No equal pay without increases in minimum wages

With women earning 14.1% less than men, ETUC is warning that equal pay cannot be achieved unless minimum wages are increased, and the value of work carried out by women is reassessed.
The warning comes for the EU’s Equal Pay Day on 10 November, just a day before the European Parliament’s Employment Committee votes on proposals to strengthen the proposed EU directive on Adequate Minimum Wages, and as the proposed EU directive on gender pay transparency is undergoing scrutiny by European Parliament committees.   
An increase in minimum wages to 60% of median wages and 50% of the average would cut the gender pay gap by:

  • 25% in Romania
  • 19% in Greece
  • 12% in Poland
  • 11% in Slovakia
  • 10% in Spain and Luxembourg  

Esther Lynch, ETUC Deputy General Secretary, said:

“Many women are trapped in underpaid and undervalued jobs. In many cases jobs are undervalued because they are mainly carried out by women. Women make up 76% of the 49 million care workers in the EU. Care workers are badly paid despite the work being physically and emotionally demanding and requiring great patience and social skills.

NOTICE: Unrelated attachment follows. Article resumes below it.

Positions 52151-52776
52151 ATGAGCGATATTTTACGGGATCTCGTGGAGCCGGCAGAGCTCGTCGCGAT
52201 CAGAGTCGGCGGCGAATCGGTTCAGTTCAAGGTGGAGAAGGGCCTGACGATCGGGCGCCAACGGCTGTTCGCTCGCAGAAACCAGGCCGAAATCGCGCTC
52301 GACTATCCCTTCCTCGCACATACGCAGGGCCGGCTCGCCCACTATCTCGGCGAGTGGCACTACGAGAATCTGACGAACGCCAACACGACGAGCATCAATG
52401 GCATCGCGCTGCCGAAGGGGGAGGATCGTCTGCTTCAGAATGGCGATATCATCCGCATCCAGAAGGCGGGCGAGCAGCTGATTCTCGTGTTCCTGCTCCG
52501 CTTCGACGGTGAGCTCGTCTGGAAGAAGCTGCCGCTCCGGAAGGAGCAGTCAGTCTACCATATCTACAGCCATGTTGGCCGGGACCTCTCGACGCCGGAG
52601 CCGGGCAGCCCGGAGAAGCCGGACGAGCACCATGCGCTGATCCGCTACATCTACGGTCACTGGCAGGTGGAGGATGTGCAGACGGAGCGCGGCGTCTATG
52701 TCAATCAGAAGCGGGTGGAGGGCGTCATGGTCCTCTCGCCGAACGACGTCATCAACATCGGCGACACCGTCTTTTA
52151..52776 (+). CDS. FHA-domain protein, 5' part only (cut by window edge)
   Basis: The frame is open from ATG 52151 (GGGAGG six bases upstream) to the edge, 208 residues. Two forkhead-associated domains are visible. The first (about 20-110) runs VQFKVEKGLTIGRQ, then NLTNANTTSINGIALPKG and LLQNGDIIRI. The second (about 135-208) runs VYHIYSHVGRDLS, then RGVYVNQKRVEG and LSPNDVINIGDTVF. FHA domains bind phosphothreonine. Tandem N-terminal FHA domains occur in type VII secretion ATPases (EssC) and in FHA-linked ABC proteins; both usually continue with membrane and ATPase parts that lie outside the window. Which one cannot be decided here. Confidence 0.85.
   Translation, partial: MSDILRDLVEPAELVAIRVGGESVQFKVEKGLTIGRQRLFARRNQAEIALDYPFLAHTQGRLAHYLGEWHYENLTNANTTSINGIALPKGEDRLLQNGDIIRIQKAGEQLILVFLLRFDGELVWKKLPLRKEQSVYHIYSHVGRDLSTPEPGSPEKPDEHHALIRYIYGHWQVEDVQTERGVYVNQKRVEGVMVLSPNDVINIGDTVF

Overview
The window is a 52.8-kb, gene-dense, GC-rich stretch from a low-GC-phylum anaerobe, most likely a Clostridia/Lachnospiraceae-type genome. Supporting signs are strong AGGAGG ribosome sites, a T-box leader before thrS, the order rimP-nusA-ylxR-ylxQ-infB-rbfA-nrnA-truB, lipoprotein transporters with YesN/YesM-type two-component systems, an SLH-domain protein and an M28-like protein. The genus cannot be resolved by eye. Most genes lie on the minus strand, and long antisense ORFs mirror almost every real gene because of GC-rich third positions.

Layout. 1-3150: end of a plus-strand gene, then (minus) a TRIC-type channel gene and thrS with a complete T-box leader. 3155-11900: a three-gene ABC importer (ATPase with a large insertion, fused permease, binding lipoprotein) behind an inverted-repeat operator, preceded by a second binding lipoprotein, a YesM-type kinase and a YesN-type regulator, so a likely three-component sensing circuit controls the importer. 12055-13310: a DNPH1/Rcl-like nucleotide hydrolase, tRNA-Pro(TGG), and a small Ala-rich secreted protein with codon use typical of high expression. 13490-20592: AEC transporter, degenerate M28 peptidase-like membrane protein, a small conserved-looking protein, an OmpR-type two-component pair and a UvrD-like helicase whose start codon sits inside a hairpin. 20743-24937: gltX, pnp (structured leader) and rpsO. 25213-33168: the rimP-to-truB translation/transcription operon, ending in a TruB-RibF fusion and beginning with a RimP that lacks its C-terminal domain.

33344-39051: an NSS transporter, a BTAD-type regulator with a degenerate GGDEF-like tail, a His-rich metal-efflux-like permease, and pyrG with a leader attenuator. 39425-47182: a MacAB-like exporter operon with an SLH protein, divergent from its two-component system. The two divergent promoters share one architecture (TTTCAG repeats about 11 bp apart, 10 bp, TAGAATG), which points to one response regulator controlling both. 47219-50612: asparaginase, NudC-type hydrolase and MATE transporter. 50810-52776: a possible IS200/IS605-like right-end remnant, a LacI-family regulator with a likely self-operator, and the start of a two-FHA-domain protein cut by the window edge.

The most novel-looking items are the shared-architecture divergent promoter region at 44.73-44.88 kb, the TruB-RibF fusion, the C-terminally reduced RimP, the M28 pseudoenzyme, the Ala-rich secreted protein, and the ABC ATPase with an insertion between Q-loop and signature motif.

“EU decision-makers have a choice – then can take decisive action to close the gender pay gap, or they can forever lament on Equal Pay Day.
“The EU has an opportunity now to close the gender pay gap. They can do so by adopting a Pay Transparency Directive that empowers women workers to get the value of their work reassessed and unions to collectively bargain pay increases, and by adopting an Adequate Minimum Wages Directive that raises minimum wages to a threshold of decency and removes obstacles to collective bargaining. It is a double opportunity which is not going to come round again any time soon.”

Notes Over forty MEPs from all mainstream parties have signed a pledge to work to strengthen the pay Transparency Directive including the rapporteur and shadow rapporteur.